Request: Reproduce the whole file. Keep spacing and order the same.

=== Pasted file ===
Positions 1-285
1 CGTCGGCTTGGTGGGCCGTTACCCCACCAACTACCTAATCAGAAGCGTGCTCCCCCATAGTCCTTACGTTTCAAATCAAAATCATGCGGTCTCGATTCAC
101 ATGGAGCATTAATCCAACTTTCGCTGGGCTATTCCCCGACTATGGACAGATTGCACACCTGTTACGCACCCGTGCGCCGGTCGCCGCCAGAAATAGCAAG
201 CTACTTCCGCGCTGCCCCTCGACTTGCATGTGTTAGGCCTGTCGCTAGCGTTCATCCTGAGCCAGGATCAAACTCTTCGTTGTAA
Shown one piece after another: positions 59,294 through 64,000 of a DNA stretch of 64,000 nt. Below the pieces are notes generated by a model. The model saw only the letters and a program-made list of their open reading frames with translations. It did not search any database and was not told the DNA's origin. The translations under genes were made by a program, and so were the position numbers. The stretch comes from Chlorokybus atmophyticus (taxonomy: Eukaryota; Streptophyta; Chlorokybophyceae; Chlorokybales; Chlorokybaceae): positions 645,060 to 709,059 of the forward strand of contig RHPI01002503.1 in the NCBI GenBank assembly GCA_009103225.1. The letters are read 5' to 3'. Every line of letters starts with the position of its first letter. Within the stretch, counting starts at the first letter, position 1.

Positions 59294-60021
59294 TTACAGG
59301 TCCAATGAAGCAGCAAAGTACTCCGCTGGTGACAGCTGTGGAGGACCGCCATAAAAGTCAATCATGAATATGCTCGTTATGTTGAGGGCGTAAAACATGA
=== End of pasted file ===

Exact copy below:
Positions 1-285
1 CGTCGGCTTGGTGGGCCGTTACCCCACCAACTACCTAATCAGAAGCGTGCTCCCCCATAGTCCTTACGTTTCAAATCAAAATCATGCGGTCTCGATTCAC
101 ATGGAGCATTAATCCAACTTTCGCTGGGCTATTCCCCGACTATGGACAGATTGCACACCTGTTACGCACCCGTGCGCCGGTCGCCGCCAGAAATAGCAAG
201 CTACTTCCGCGCTGCCCCTCGACTTGCATGTGTTAGGCCTGTCGCTAGCGTTCATCCTGAGCCAGGATCAAACTCTTCGTTGTAA
Shown one piece after another: positions 59,294 through 64,000 of a DNA stretch of 64,000 nt. Below the pieces are notes generated by a model. The model saw only the letters and a program-made list of their open reading frames with translations. It did not search any database and was not told the DNA's origin. The translations under genes were made by a program, and so were the position numbers. The stretch comes from Chlorokybus atmophyticus (taxonomy: Eukaryota; Streptophyta; Chlorokybophyceae; Chlorokybales; Chlorokybaceae): positions 645,060 to 709,059 of the forward strand of contig RHPI01002503.1 in the NCBI GenBank assembly GCA_009103225.1. The letters are read 5' to 3'. Every line of letters starts with the position of its first letter. Within the stretch, counting starts at the first letter, position 1.

Positions 59294-60021
59294 TTACAGG
59301 TCCAATGAAGCAGCAAAGTACTCCGCTGGTGACAGCTGTGGAGGACCGCCATAAAAGTCAATCATGAATATGCTCGTTATGTTGAGGGCGTAAAACATGA